How Manufacturers Can Reap the Benefits of RFID

Say what you will about Wal-Mart (and people say a lot), but since announcing its intent to transform the retail supply chain by using radio frequency identification (RFID) technology and demanding that its suppliers do the same, the company has been passionately committed to the technology’s evolution. Wal-Mart’s June 2003 RFID mandate—which demanded that during the next several years its suppliers would have to start shipping their products to Wal-Mart distribution centers with RFID tags affixed to cases and pallets (see "Tag, You’re Late," www.cio.com/111504)—has not only jump-started the RFID industry, but it has provided a snapshot of what’s to come. Wal-Mart’s ultimate vision is a seamless, real-time retail supply chain with fewer out-of-stocks, better promotion management, and invaluable logistics and data analysis. Even a high-level shake-up in April of this year (Rollin Ford, once head of logistics and supply chain, replaced Linda Dillman as CIO) has done nothing to slow the retail giant’s RFID express.

As of this summer, Wal-Mart claims it has reaped many benefits in pilot stores tracking RFID tags with electronic product code (EPC) data. According to Wal-Mart, manually placed orders have declined 10 percent, reducing excess inventory and unnecessary replenishment orders from suppliers. Wal-Mart claims that the new system has ensured that suppliers’ promotional displays are delivered on time and that products are ready for sale when promotions begin, and Wal-Mart workers have been able to move product from back rooms onto store shelves three times faster than before.

For Wal-Mart’s suppliers, metrics like these have opened a window on the supply chain future. But many suppliers have, in fact, done little more with RFID than slap the tags on their cases and pallets, receiving little or no useful data in return. Over the past two years, a number of suppliers have tried to minimize the cost of complying with Wal-Mart’s demands by investing as little as possible in RFID, pointing to uncertainties around standards, readers and tags, says John Fontanella, former senior VP of retail and edge research at Aberdeen Group. And those suppliers that are able to pull the EPC data feeds (which often contain information on case and pallet movements) from Wal-Mart’s Retail Link EDI exchange haven’t yet devised a way to connect that information to their back-end systems.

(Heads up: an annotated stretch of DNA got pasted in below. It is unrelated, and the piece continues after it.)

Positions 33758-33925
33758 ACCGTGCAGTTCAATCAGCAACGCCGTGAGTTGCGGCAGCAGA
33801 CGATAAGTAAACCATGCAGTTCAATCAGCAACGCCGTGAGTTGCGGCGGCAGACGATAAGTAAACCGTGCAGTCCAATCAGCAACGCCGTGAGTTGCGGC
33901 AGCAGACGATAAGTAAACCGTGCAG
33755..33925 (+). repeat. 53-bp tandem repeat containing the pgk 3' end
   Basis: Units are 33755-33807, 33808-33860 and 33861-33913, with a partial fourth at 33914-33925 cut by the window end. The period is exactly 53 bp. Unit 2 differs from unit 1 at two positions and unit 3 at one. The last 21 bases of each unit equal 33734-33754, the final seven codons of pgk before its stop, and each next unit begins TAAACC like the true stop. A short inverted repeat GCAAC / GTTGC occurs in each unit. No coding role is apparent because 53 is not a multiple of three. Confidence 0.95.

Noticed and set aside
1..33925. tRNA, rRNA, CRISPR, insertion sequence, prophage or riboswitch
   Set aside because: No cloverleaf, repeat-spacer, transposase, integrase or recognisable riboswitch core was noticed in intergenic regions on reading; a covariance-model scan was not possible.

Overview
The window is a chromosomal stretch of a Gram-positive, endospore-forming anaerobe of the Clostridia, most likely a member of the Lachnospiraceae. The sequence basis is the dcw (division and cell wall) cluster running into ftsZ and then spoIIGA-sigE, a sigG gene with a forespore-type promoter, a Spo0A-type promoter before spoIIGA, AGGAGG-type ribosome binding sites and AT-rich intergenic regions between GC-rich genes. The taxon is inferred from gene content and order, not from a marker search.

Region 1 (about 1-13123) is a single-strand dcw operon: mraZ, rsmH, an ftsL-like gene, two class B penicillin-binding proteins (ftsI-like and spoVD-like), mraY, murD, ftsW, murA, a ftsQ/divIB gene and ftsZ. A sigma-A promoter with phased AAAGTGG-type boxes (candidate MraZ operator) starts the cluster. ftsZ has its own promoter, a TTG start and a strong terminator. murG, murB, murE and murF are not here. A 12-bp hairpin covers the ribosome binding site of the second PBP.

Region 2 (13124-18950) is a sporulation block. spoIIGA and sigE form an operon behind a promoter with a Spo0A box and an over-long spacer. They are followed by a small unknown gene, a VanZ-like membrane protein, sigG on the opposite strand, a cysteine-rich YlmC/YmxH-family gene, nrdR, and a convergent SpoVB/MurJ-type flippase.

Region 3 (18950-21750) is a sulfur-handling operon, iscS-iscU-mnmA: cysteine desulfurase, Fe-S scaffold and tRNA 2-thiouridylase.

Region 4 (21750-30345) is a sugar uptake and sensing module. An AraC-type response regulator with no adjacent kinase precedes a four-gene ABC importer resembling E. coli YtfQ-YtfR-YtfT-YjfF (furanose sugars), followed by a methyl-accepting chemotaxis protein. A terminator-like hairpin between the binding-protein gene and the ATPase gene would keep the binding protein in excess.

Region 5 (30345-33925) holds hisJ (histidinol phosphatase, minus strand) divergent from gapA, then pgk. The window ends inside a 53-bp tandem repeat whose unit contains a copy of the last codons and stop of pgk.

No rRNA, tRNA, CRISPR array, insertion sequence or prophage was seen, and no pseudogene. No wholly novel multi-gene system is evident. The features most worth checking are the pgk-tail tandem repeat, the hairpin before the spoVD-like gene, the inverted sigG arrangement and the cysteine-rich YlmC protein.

To fix that disconnect requires money that, so far, has not been earned through the deployment of the technology. Add to that a dearth of RFID expertise (according to a recent Computing Technology Industry Association survey of high-tech companies, 75 percent said the RFID technology talent pool is insufficient to their needs) and it’s not surprising that in a 2006 Forrester Research survey of retailers and manufacturers just 24 percent said they have identified RFID’s business value. Michael Liard, director of RFID and contactless at ABI Research, sums up the typical supplier complaint this way: "We’ve complied, but now what? We’ve got all this data, but we don’t know what to do with it."

Suppliers are now at a crossroad. "The possibilities [for RFID] are endless," says Fontanella, "but companies have to take the next step" to get any value from their investment.

The RFID Paradox, or the Suppliers’ Dilemma

According to several surveys, suppliers are conflicted. More than 50 percent of 250 executives surveyed by Aberdeen Group said the inability to show a value proposition for RFID was the single most difficult obstacle in gaining support for further adoption. The survey also found that

60 percent of respondents claimed RFID holds great potential value for their companies, and two-thirds said RFID would help them create significant competitive differentiation in their business processes.

"The data is still exploratory for us," says Chris Parker, manager of IT infrastructure and strategic planning at the Texas Instruments’ Educational & Productivity Solutions (E&PS) division, which makes calculators and is a midlevel (tier two) Wal-Mart supplier. So far, the RFID tagging of 12 of its products, begun in December 2005, has yet to deliver any big change in Texas Instruments’ supply chain processes or planning. "Right now we’re just testing the waters," says Parker.

"We know we want to do something with [the data]," says Terry Bargy, VP and CIO of Thomasville Furniture, which makes both furniture-in-a-box products as well as more upscale lines and is also a tier-two Wal-Mart supplier. "[But] it still seems to be something that we don’t have our arms around."

Like hundreds of other Wal-Mart suppliers, Texas Instruments’ E&PS group and Thomasville see RFID’s potential to transform their demand planning processes, analysis and warehouse management. "Our thought is, How can we leverage these [EPC serial] numbers, using some sort of data warehouse and drill into the numbers?" Bargy says.